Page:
A Common Destiny: A Photographic Journey Through a Changing World

Overview

An artful photographic voyage documenting the impact of modern industry and consumerism on our planet, A Common Destiny presents a hauntingly beautiful vision of a world perched on the edge of an abyss. Juxtaposing images of pristine wilderness with photos of mines, abandoned nuclear reactors, large industrial farms, and spaces that exemplify artificiality and our increasing distance from nature—such as indoor ski slopes in Dubai, large-scale suburban housing development sites, and lavish casinos—Cédric Delsaux ...
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Overview

An artful photographic voyage documenting the impact of modern industry and consumerism on our planet, A Common Destiny presents a hauntingly beautiful vision of a world perched on the edge of an abyss. Juxtaposing images of pristine wilderness with photos of mines, abandoned nuclear reactors, large industrial farms, and spaces that exemplify artificiality and our increasing distance from nature—such as indoor ski slopes in Dubai, large-scale suburban housing development sites, and lavish casinos—Cédric Delsaux creates a powerful meditation on our ruthless hunger for mass production and energy.

Industries rarely accessible to the public are shown here in 135 oversized, full-color plates-petroleum fields, quarries, steel mills, meat-packing plants, poultry farms, enormous greenhouses, and assembly lines. Of equal interest are dozens of images that bear witness to today's dizzying pace of construction throughout the world, revealing how our attempt to accommodate an ever-growing population often overlooks the needs of its least fortunate. Glamorous skyscrapers abut the poorest slums, closely placed residential towers block out natural light, and thoughtless sprawl ensures that residents of large cities spend their lives in a maze of concrete.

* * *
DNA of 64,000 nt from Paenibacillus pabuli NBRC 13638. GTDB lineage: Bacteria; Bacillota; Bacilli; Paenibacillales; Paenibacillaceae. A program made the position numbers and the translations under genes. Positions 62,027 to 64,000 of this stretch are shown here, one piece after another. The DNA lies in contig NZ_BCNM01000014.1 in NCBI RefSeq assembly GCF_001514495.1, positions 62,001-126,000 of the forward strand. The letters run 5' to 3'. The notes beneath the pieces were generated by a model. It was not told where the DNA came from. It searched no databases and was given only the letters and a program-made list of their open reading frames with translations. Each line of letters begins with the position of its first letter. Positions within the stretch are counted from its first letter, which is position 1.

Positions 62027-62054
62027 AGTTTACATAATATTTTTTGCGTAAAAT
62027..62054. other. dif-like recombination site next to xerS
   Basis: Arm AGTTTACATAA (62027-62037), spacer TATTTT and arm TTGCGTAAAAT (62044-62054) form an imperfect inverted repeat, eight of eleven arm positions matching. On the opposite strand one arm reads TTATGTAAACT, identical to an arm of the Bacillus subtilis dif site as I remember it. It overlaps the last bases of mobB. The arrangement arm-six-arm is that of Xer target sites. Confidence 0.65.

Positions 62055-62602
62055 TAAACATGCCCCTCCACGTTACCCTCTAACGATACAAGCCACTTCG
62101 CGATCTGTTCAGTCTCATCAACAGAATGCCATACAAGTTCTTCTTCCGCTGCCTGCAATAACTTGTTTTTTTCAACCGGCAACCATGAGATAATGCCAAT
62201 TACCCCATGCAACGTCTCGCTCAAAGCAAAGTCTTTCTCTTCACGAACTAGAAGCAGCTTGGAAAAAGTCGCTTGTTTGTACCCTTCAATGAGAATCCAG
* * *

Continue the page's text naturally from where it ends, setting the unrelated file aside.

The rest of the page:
Each striking, thought-provoking photograph is a work of art that allows us at once to marvel at our own industriousness and be shocked at its ramifications; we are asphyxiating the planet with our own inventions. Guided by thought-provoking essays from prominent environmental writers and activists including best-selling author Bill McKibben, renowned scientist James Lovelock, and Nobel Peace Prize winner Wangari Maathaï, the volume takes the reader on a journey from the least populous places on earth to the most densely inhabited, and urges us to reflect on our own habits and to resolve to take a more conscientious, active role in preserving natural resources.

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Editorial Reviews

From the Publisher
A Common Destiny is a hauntingly beautiful narrative, a meditation almost, reflective of how each action of our lives results in an impact, a consequence, a reaction somewhere else, near and far. In a decidedly ethereal manner, photographer Cédric Delsaux frames the collision of man and nature and the fragility of their dance together.
—Robert Redford

"Startlingly beautiful and chilling"
Discover magazine
 

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Product Details

  • ISBN-13: 9781580932554
  • Publisher: The Monacelli Press
  • Publication date: 11/17/2009
  • Pages: 214
  • Product dimensions: 14.40 (w) x 11.50 (h) x 1.40 (d)

Meet the Author

Cédric Delsaux lives and works in Paris, France. After studying cinematography and journalism, he worked as a bookseller and in advertising. He has devoted himself to photography full-time since 2003. He received the Kodak prize for landscapes and architecture with his Star Wars on Earth series in 2005.

Best-selling author Bill McKibben has written several hundred pieces for The New Yorker. His writings on nature have also appeared in The New York Review of Books, The New York Times, Rolling Stone, and other national publications. He and his wife live in the Adirondack Mountains of New York.